Ive never used something like that so I dont know. Making sound louder is not usually helpful as i can hear the frequency okay, or I cant, and the level “maxes out” - i dont hear it more if volume is turned up. So It depends on how good directionality is on those things. When ive seen them in nature docs it seems like there is still a range and you listen for the loudest clearest direction; which if the case that would not he helpful to me as in a forest a 30° span or whatever is still a wide section to cover! Its a different idea tho i hadnt thought of.
Ive tried the basic sound amplifier headsets before and it doesn’t help much, just ends up annoying catching in branches and hot to wear.
From my experience it’s pretty targeted, at least when recording you need it to be pointed right where the bird is, there’s still some range, of course, depending on the device itself.
Just a note that you’ve already posted about swans!
This apparently undescribed Ophioninae wasp from Colorado
I’ll post now cause I’m sick and even if I will go out this weekend, I’ll post new things in the next week.
First are ofc beetles as I was searching for them, Rhizophagus fenestralis with 8obs, Rhizophagus nitidulus with 4obs, Euryusa castanoptera with 4obs and a “common” Geostiba circellaris with 17.)
Not the first uploaded to iNat, but first ided Embolemus ruddii which is very cool, I’ve never heard about those wasps before!
Introduced blind springtails in a flower pot Folsomia candida, larvae of Microdon ant flies, prepupa of Macrophya duodecimpunctata sawfly, a tiny snail Discus ruderatus, and a pine bug with blue eyes I’ve been searching for for ages Chlorochroa pinicola.
In all the wrong places, right?
The weather is still bouncing wildly here from warm to freezing, but things are definitely stirring! First snake (Garter) of the year yesterday and first frog (Leopard). But if we’re talking lifers here, I’ll have to pick a bird as they’re moving through now and it’s just a question of finding more time to get out there and catch them with my new zoom cam.
Like this Horned Grebe. Just chanced upon this one yesterday while walking along a popular lakefront trail.
A Common Sailor Butterfly photographed via mobile, a magnificent stand. This is one of the most flutterful Butterflies but some how it was just laying on a leaf. Its was a tough one to photograph as there were thorns all over. My Mobile Photography almost matches the DSLR and I am happy about that.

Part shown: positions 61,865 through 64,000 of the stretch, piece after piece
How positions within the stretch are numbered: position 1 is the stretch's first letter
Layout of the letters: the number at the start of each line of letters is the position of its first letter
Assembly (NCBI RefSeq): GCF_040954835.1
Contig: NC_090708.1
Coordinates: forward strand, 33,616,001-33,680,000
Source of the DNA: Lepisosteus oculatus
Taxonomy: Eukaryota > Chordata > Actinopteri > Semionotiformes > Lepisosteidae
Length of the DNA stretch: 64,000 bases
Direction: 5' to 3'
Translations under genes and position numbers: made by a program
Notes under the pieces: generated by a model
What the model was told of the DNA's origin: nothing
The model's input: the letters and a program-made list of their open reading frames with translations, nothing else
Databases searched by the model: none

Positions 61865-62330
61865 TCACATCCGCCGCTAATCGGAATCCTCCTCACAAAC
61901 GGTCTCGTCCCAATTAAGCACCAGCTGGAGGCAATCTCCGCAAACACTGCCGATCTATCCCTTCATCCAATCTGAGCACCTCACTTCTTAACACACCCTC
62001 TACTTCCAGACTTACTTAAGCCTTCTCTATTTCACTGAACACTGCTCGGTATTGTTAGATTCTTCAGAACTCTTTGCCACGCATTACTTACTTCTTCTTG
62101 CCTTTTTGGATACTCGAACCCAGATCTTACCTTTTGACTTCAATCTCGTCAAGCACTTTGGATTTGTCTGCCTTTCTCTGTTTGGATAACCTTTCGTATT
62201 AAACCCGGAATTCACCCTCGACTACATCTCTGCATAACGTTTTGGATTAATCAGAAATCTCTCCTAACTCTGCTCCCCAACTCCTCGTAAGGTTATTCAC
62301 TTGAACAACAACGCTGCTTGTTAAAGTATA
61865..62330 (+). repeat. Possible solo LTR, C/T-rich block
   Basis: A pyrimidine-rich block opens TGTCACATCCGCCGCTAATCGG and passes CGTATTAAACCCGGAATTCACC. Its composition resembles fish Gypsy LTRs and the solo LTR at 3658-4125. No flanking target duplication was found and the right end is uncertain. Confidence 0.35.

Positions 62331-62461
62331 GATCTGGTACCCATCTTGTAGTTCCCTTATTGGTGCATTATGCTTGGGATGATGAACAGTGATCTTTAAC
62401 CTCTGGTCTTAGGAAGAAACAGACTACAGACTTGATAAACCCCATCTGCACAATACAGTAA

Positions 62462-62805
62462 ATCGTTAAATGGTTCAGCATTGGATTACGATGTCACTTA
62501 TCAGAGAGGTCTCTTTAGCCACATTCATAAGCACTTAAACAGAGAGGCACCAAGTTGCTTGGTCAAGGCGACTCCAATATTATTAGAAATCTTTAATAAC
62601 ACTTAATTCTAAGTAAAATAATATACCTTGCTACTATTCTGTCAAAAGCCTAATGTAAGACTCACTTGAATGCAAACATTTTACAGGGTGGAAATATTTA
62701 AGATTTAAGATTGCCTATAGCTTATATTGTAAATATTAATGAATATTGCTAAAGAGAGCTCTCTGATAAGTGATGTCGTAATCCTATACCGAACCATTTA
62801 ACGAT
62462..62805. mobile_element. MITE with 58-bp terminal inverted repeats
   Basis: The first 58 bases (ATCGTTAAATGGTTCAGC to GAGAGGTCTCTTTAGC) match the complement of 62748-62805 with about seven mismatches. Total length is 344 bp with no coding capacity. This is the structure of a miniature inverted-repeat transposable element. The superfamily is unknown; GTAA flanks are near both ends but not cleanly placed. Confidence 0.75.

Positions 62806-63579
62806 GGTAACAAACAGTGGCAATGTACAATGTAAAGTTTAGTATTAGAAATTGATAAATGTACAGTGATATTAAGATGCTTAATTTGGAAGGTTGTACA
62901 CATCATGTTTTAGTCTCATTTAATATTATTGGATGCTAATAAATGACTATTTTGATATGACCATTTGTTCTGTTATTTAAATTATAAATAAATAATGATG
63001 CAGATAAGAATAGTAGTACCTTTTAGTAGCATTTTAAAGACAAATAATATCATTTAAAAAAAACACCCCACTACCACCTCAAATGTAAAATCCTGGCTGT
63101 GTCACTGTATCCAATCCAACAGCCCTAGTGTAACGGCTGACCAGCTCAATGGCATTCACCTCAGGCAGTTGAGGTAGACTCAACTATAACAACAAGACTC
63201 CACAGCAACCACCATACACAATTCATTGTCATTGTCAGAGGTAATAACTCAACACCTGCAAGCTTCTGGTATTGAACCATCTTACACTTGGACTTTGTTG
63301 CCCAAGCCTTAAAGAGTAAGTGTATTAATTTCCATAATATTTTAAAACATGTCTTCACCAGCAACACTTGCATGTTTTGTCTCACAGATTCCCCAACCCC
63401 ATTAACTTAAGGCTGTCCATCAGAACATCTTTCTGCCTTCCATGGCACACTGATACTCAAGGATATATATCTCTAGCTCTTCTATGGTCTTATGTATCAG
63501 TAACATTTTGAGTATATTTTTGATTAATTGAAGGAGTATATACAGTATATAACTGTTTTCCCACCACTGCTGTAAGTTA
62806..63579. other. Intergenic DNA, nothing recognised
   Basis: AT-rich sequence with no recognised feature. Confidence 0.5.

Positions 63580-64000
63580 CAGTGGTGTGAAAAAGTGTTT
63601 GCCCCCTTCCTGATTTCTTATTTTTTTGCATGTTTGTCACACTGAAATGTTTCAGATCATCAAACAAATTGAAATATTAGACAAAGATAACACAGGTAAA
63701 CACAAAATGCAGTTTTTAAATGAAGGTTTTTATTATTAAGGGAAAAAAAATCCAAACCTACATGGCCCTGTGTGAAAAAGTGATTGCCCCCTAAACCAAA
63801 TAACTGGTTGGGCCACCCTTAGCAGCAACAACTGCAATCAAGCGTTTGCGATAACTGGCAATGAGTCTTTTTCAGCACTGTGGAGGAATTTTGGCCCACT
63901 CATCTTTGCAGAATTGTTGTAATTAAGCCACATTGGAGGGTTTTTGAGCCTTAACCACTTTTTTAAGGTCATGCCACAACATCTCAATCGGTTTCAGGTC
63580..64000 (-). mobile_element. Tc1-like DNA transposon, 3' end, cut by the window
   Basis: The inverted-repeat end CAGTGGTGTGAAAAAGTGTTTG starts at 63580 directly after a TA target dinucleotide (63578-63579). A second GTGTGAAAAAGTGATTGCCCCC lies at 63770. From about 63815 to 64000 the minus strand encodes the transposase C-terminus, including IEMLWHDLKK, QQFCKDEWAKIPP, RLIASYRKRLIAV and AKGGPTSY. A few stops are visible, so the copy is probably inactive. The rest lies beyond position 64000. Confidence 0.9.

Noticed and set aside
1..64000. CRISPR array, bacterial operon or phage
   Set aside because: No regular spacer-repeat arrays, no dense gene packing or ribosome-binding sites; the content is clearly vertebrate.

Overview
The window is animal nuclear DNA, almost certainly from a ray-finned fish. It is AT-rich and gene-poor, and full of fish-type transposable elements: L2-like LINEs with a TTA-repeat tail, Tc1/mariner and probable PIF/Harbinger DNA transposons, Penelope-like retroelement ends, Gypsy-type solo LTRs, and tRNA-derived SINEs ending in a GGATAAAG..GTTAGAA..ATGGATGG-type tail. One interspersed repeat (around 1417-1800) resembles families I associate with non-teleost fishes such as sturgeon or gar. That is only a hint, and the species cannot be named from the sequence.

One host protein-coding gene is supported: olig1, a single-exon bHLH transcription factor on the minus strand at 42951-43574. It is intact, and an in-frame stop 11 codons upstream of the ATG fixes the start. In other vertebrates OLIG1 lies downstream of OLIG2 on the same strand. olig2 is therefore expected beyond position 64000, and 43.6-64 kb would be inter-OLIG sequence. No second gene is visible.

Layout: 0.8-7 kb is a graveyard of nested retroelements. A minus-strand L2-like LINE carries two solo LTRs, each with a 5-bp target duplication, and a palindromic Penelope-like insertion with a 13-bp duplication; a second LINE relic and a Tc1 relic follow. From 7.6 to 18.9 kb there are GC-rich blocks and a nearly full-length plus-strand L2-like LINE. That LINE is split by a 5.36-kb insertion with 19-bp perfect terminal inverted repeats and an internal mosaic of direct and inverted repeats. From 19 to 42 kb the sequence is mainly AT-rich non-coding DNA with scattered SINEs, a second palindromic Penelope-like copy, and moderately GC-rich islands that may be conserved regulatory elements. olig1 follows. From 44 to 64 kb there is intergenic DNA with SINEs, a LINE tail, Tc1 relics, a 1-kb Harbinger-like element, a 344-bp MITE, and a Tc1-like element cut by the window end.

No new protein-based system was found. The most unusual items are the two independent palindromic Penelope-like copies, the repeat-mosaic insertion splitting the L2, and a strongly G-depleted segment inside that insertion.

When I started, I thought all my best stuff would have to come from my old (but still good!) DSLR.
Once I got going though, I realized just how much it all comes down to the best camera is the one that works in the most situations, and that’s even more true for macro stuff. Sometimes, thorns, height, and other difficult shooting situations, are just not accommodating to large DSLR setups.
I moved to big zoom bridge cameras and it’s the best move ever in terms of getting more stuff, and more importantly, getting IN there and quickly with a camera that’s ready to capture things. Best, at least, compared to breaking the bank for a full-size, much bigger, new DSLR (I bought a used, damaged super-zoom bridge real cheap and repaired it myself).
Now I can catch that bird hundreds of meters away, or clip on a macro extender, and I’m good for decent ID shots for just about anything down to the 2mm range—working (or more accurately, ‘playing’) IN the field.
Before I had only seen a dead specimen (I had uploaded it in January) of pyrilla lycoides(forewings withouts spots or hyaline, no carinae below eyes), but this week (I have uploaded the observations) I found dead pyrilla perpusilla(apical third of forewings with denser spots, no carinae below eyes) and p. abberans (carinae below eyes, spots equally dense across fore wings) These are my favourites, as the represent all species of pyrilla within Uttar Pradesh, India (Yes, I live Uttar Pradesh).
Like a week ago I had some interesting lifers. First, the ‘‘Mangrove’’ warbler (Setophaga petechia bryanti), which is in fact a resident, mangrove specialized subspecies of the Yellow warbler. It was a handsome male singing trying to hide among mangroves. That day I went snorkeling and saw two cute Caribbean reef-squid, and later I saw what I think was the day’s best lifer: the Prairie warbler!
I took pictures of a bunch of lifers today, but once I was done, I realized I forgot to put the memory card back in my camera. Painful, but I hope I will learn from my mistakes.
I just returned from a trip to the smokies and this guy was a new wildflower for me ; a Showy Orchis! Its not a particularily uncommon native orchid as far as i can tell, but somehow ive never managed to catch one before
I also managed to snag blue-headed vireo… but given that i was halfway up a mountain and my DSLR was three states away, the recording ended up being much better than the pictures LOL
Stop, why did your camera not tell you the card is not there?
It did, but I, being as blind as I am, somehow didn’t even notice until I was already done. It made the shutter sound still, so assumed everything was fine.
That actually happened to me before. Thankfully I didn’t photograph any lifers!
I went back to the same pond today, and photographed two more lifers! One of which, I didn’t see yesterday! I’ll be sure to post them back on here once I upload them.